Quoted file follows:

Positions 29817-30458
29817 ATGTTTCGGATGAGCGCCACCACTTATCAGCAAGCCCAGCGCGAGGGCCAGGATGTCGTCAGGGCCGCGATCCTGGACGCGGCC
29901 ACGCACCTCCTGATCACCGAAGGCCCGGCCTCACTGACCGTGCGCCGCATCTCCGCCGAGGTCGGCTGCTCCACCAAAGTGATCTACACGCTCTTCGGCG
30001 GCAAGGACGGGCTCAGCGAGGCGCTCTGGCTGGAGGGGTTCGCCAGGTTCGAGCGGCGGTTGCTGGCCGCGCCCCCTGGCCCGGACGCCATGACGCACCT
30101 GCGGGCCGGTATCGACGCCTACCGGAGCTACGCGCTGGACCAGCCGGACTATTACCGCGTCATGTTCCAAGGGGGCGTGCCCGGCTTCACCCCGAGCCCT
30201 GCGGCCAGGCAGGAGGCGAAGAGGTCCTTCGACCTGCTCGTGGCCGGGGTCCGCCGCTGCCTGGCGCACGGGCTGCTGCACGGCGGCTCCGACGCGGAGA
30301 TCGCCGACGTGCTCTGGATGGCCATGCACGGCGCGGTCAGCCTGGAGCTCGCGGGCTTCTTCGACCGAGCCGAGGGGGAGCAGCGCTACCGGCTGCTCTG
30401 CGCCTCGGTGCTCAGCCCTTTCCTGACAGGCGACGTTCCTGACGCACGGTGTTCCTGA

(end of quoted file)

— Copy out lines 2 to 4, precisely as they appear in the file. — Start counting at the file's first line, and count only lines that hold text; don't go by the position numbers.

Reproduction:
29817 ATGTTTCGGATGAGCGCCACCACTTATCAGCAAGCCCAGCGCGAGGGCCAGGATGTCGTCAGGGCCGCGATCCTGGACGCGGCC
29901 ACGCACCTCCTGATCACCGAAGGCCCGGCCTCACTGACCGTGCGCCGCATCTCCGCCGAGGTCGGCTGCTCCACCAAAGTGATCTACACGCTCTTCGGCG
30001 GCAAGGACGGGCTCAGCGAGGCGCTCTGGCTGGAGGGGTTCGCCAGGTTCGAGCGGCGGTTGCTGGCCGCGCCCCCTGGCCCGGACGCCATGACGCACCT